Piper winked at me, muttered something to Chris, and closed the door. A few seconds later, I was certain I heard Doug yell, “You punched me!” But maybe that was only wishful thinking on my part.

Slowly, I walked toward Chris. He was so still, watching me closely.

When I was ten or so feet from him, I waved. “Hi.”

“You’re here.”

“This is my grand romantic gesture,” I said, fully aware my hair smelled like airport hand soap, and I was wearing only half a face of makeup.

He closed the gap between us. His hair was wet from a quick shower after the game, and his face looked thinner.

I frowned. “Have you lost weight?”

“A little.” A few inches separated us now, and I itched to reach out and touch him. His eyes traveled from my head to my toes and back. “Nice shirt.”

“It’s a nightgown.”

He grinned. “Thanks for dressing up for the occasion.”

I swallowed. The only thing I wanted to do was throw myself in his arms. But I hadn’t come all this way for nothing. “Are we being recorded?”

“Yep,” one of the camera people replied.

“Come on.” Chris glanced around the room before he grabbed my hand and pulled me toward the front of the room.

“Chris, Chris,” the reporters shouted. “Do you want to make a statement?”

He stopped so fast, I ran into him. Still smiling, he wrapped an arm around my shoulders and grabbed one of the microphones on the table. “Here is my statement: It was a great game. But now, ladies and gentlemen, I’m going to go enjoy this grand romantic gesture in private.”

The room erupted in laughter. But he was on a mission. He tossed the mic to Sherrod and we were moving again toward a door in the front corner of the room. It opened on to a long, wide hallway where people were milling around. He pulled me along, opening and closing doors as we went until he found an empty room. The door shut behind us and he flipped on the light to reveal we were in a small supply closet.

I put some distance between us—the whole two feet the room allowed—and held up a hand. “Don’t distract me with your smiles and twinkly eyes. I have things I need to say.”

He tried (and failed) to rein in his smile. “I’m listening.”

I pulled the check out of my bra where I’d stuffed it to keep it safe. “I don’t want your money. I’ve returned it every time and it keeps coming back. Our contract became invalid.”

He frowned. “How?”

“Because it was a business arrangement. No feelings allowed, remember?” I ripped up the check into tiny little pieces and tossed them in the air.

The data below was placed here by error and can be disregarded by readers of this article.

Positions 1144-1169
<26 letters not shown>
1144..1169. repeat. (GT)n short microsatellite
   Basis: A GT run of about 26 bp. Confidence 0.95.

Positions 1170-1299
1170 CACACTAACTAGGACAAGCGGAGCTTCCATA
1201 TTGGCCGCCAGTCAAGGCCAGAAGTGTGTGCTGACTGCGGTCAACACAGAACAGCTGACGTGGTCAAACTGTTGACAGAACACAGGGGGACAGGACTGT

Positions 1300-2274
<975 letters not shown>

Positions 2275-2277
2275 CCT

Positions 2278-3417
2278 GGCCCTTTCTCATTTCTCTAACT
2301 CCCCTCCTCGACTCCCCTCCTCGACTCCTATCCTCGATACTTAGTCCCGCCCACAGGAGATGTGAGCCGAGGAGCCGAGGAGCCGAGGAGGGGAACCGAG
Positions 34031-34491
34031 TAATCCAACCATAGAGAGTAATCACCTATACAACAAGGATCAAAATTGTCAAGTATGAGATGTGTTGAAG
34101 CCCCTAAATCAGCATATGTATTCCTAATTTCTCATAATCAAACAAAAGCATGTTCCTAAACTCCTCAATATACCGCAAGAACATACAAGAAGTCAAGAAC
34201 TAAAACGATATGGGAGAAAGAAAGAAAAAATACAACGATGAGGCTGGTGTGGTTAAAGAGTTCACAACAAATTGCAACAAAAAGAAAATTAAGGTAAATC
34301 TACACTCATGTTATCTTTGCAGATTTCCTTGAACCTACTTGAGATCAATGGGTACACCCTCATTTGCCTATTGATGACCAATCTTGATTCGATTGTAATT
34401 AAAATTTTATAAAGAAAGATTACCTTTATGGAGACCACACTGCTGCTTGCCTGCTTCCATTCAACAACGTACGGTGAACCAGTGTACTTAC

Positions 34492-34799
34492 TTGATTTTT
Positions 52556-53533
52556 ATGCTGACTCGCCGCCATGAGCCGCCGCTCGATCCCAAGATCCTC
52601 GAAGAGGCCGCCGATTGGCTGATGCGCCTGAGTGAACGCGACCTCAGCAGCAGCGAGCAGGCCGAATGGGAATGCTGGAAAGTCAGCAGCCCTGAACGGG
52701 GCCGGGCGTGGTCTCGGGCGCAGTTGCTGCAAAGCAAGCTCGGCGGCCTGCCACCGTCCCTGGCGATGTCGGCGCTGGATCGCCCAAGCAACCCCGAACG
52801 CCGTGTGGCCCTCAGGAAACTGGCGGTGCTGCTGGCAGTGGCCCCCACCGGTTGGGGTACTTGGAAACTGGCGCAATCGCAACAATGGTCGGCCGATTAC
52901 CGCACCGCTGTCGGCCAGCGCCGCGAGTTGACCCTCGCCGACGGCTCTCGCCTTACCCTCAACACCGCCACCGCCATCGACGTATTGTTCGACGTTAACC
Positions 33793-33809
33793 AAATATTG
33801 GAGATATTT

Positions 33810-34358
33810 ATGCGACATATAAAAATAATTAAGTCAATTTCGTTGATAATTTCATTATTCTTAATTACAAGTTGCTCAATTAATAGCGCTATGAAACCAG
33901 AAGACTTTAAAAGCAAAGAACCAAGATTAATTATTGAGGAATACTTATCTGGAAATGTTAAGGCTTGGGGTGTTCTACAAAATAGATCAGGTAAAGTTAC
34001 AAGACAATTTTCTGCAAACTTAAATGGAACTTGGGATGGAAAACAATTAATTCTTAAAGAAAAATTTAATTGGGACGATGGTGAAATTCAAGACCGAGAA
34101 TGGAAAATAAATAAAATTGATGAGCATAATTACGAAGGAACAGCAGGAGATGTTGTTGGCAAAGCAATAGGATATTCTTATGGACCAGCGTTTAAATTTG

Chris nodded.

“I screwed up. I had feelings. I have feelings. So many feelings, and I was scared of the feelings, like you said. I’m still scared of the feelings. I know I kept saying that happily ever after isn’t real. The thing I kept getting stuck on was the ‘happy’ part. But it’s the ‘ever after’ part that’s important. Because we won’t always have happy times. Sometimes we’ll be angry or sad or hurt. Sometimes life will be hard. But the ‘ever after’ part means it’s us together. Forever.”

Chris studied my face, his eyes warm.

I took a deep breath. “I love you. You’re the only person I want to do ‘ever after’ with.”

Smiling softly, he took a step toward me, tucked a piece of my hair behind my ear.

“I need you to say something,” I whispered. “I’m kind of dying here.”

“Do you believe in love at first sight?” he said. “Or should I walk by again?”

I closed my eyes. “You’re going to torture me right now?”

He crept a few inches closer, his eyes twinkling. “If you were a chicken, you’d be impeccable.”

I laughed. “This is my punishment.”

“Are you a time traveler?” He picked up my hand and tugged until I half fell into him. He smelled so good—soap and cinnamon gum and Chris. “Because I can see you in my future.”

I grinned and curled a hand into his shirt. “I think you have to kiss me.”

One of his eyebrows arched. “Is that so?”

“Yes.” I nodded solemnly. “That’s what comes after the grand romantic gesture and a declaration of love. You don’t want to disappoint people when we retell this story, do you?”

One of his hands settled on my lower back, the other slid through my hair to the back of my head. His eyes dropped to my mouth and my heartbeat sped up. “Sprinkles, the only person I’m worried about disappointing is you.”

“Don’t call me Sprinkles.”

“You suit me just fine,” he whispered against my mouth.

Then, finally, he kissed me.